Amendment One makes it a misdemeanor for clergy to perform the marriage of any couple who do not have a marriage license, which the state does not grant to same-sex couples. The lawsuit bases its complaint on freedom of religion, rather than on equal protection, which potentially makes this a landmark suit. The suit relies on the distinction between religious and civil marriage, which is often missing in discussions of marriage equality.

PB visits Nashotah House

On May 1, 2014, Presiding Bishop Katharine Jefferts Schori made what had become a controversial visit to Nashotah House Theological Seminary, the nominally Episcopal Anglo-Catholic seminary with a board of directors that includes bishops of the schismatic Anglican Church in North America. (See Pittsburgh Update story here.) The Living Church reported on the story, and Episcopal News Service published Jefferts Schori’s Evensong sermon.

Gene Robinson to divorce

Retired Bishop of New Hampshire Gene Robinson has announced that he and his partner of 25 years, Mark Andrew, will divorce. The two were formally married in 2008. Robinson informed the Diocese of New Hampshire of the decision May 3, 2014. Religion News Service reported the story the same day. Robinson wrote of the decision for the Daily Beast, for which he is a columnist. He has resisted offering any details, however. Episcopal News Service also has a story on the impending divorce.

Conservatives will, no doubt, revel in the news about the first openly gay bishop of The Episcopal Church. (See, for example, this piece from RedState, which describes itself as “the most widely read right of center [sic] site on Capitol Hill.”)

Georgia bishops ban firearm

According to Episcopal News Service, Diocese of Atlanta Bishop Rob Wright and Diocese of Georgia Bishop Scott Benhase have decreed that firearms will not be allowed on any Episcopal Church property in Georgia. On-duty law enforcement officers are not covered by the policy, which was necessitated by a new Georgia law that takes effect July 1. The law allows firearms to be carried in such places as churches and taverns, but individual establishments can ban guns from their premises. Wright and Benhase publicly opposed the legislation. (See Pittsburgh Update story here.)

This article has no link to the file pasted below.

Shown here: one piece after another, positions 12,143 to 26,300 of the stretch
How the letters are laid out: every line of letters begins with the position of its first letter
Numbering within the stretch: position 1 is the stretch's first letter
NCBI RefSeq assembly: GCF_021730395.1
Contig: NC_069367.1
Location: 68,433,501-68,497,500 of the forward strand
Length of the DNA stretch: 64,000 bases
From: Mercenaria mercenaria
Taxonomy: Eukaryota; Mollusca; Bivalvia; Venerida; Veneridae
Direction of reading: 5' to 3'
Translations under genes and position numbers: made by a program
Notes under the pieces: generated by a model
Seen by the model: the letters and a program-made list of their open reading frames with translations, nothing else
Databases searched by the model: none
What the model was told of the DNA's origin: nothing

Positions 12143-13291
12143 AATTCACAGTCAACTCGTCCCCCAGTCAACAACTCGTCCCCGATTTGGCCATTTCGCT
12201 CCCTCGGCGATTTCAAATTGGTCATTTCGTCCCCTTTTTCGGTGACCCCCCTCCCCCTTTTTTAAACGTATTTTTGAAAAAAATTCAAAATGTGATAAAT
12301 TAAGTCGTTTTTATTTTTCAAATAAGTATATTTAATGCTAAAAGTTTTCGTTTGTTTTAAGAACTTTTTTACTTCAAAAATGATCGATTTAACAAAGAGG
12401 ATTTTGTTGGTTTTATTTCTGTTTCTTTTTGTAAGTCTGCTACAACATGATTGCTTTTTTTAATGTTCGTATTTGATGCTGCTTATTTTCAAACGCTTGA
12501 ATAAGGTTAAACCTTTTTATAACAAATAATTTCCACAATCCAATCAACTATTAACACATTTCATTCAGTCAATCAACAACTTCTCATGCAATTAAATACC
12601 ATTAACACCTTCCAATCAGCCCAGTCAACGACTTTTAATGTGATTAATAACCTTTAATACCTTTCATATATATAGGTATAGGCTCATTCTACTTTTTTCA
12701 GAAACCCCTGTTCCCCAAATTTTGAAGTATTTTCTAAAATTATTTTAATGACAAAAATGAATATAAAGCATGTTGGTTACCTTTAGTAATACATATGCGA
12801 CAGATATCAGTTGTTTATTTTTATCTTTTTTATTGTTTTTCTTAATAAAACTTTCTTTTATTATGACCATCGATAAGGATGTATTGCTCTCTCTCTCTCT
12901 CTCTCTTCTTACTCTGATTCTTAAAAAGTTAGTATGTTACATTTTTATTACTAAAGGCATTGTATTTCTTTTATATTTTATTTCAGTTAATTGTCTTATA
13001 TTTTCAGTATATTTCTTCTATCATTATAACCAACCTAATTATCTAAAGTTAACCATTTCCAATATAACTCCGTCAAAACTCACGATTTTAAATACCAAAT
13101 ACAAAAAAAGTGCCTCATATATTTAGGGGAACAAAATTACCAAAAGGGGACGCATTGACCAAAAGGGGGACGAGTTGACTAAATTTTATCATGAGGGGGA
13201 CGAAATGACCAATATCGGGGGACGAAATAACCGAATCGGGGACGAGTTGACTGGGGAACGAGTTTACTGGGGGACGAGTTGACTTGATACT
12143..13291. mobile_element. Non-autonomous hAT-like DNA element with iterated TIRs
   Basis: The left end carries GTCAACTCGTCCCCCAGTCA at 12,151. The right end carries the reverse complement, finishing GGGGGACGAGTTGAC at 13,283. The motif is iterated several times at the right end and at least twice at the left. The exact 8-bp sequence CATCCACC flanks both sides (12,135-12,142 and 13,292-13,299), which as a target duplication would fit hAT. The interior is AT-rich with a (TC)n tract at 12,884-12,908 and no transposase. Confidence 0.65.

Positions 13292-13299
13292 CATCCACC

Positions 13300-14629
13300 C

S.C. conference rallies Episcopalians

Episcopal Forum of South Carolina sponsored a conference titled “Enthusiastically Episcopalian in South Carolina” on Pawleys Island, South Carolina, on May 3, 2014. More than 300 people attended the event. The program included Presiding Bishop Katharine Jefferts Schori, President of the House of Deputies Gay Jennings, and former Provisional Bishop of Pittsburgh Ken Price. The event was intended to help Episcopalians move forward despite the schism which is still being litigated in the courts. Provisional Bishop Charles G. vonRosenberg announced that one church that had left with Mark Lawrence has returned and another is considering doing so. The event was covered by The State. Additional information can be found on the Web site of the Episcopal Church in South Carolina and in the May 3 post of South Carolina Episcopalians.